Medical malpractice is a constant worry for physicians. But a complaint submitted to their licensing board may pose a more serious risk to a practitioner’s career.
Physicians should immediately seek legal assistance and begin considering a license defense when they receive a phone call, letter or other notice of a medical board complaint. Complaints and investigations may ultimately restrict their ability to practice or harm their professional reputation.
Consequences may ultimately include revocation or suspension of a physician’s ability to practice, reprimands, probation, and monitoring. Board discipline may also cause other related problems such as:
- Suspension of DEA registration
- Termination of hospital privileges
- Loss of board certifications
- Exclusion from participation in preferred provider organizations
- Loss of third-party payer enrollment
- Exclusion from government programs such as Medicare and Medicaid
Adverse actions against physicians must be reported to a national database, the National Practitioner Data Bank. Hospitals must consult this database before granting or renewing staff privileges.
Medical boards also report public disciplinary actions to the Federation of State Medical Boards. The FSMB is a national clearinghouse, and its members include all of the nation’s state medical boards. Information in these reports, and mandatory self-reporting, may lead to reciprocal discipline in other states where a physician is licensed.
Licensing complaints to licensure boards typically involve these allegations:
- Professional ethics violations
- Failure to provide treatment
- Patient mismanagement
- Violating patient boundaries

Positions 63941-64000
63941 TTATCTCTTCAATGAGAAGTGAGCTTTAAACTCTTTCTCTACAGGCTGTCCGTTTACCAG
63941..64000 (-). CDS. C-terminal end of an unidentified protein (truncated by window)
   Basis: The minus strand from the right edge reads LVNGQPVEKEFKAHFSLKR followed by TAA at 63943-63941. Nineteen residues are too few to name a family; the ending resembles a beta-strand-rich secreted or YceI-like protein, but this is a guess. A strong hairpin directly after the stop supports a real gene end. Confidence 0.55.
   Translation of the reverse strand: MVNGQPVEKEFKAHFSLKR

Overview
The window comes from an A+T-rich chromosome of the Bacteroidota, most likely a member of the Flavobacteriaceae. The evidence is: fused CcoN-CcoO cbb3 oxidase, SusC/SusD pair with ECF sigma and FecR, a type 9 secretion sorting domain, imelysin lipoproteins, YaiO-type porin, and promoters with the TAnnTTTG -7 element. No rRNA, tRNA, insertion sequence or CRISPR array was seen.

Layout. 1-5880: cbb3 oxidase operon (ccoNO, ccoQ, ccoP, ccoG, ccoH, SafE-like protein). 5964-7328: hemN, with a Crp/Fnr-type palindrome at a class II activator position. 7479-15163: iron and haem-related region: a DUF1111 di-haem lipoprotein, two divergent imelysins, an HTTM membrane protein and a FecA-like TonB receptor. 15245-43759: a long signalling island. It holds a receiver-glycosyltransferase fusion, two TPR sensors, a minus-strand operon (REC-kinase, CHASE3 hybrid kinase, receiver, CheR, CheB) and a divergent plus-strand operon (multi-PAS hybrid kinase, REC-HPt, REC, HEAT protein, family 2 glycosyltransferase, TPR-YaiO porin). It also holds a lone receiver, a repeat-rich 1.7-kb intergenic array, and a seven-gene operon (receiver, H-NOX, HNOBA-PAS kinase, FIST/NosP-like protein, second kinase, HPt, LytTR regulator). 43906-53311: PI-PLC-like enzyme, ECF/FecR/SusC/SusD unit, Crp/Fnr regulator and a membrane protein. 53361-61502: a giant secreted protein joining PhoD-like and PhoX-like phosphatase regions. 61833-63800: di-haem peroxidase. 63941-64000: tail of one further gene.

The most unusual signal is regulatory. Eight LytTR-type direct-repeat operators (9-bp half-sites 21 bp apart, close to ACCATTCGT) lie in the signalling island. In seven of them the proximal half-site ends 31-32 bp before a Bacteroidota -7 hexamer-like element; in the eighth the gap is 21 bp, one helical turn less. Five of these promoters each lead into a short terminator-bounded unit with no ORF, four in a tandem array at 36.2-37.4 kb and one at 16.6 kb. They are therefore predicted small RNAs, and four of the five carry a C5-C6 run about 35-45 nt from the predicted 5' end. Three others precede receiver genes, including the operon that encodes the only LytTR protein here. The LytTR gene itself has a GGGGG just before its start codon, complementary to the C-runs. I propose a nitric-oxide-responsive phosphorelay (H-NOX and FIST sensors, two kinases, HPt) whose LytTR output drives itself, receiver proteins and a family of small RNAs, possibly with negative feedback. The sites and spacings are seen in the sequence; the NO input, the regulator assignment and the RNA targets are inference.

- Inadequate communication
- Over prescription of drugs, especially opioids
Understanding and dealing with patients’ needs and expectations may help prevent complaints. These other steps are recommended:
- Having proper training, supervision and use of support staff and allied professionals
- Learning about patient’s needs and trying to accommodate them
- Clearly communicating with patients and answering their questions
- Being courteous and respectful
- Reducing and delays and sharing information about time frame problems
- Having proper and complete medical records and billing documentation. Forms may be helpful
- Avoiding inappropriate language in medical and billing records
- Thoroughly documenting informed consent
- Having a formal policy to address and resolve complaints without admitting fault
With an attorney’s assistance, physicians should immediately respond to complaints. Their malpractice insurance may provide coverage.
Nonetheless, physicians should never ignore a complaint or alter or destroy records. Physicians should share all information with their attorneys so they can adequately respond to the complaint. Lack of information, even if it is damaging, can impair the attorney’s ability to respond and engage in a defense.
The physician should never contact the complaining party directly because this may cause further complications. Legal representation should be sought immediately to deal directly with the medical board and with other individuals concerning the complaint.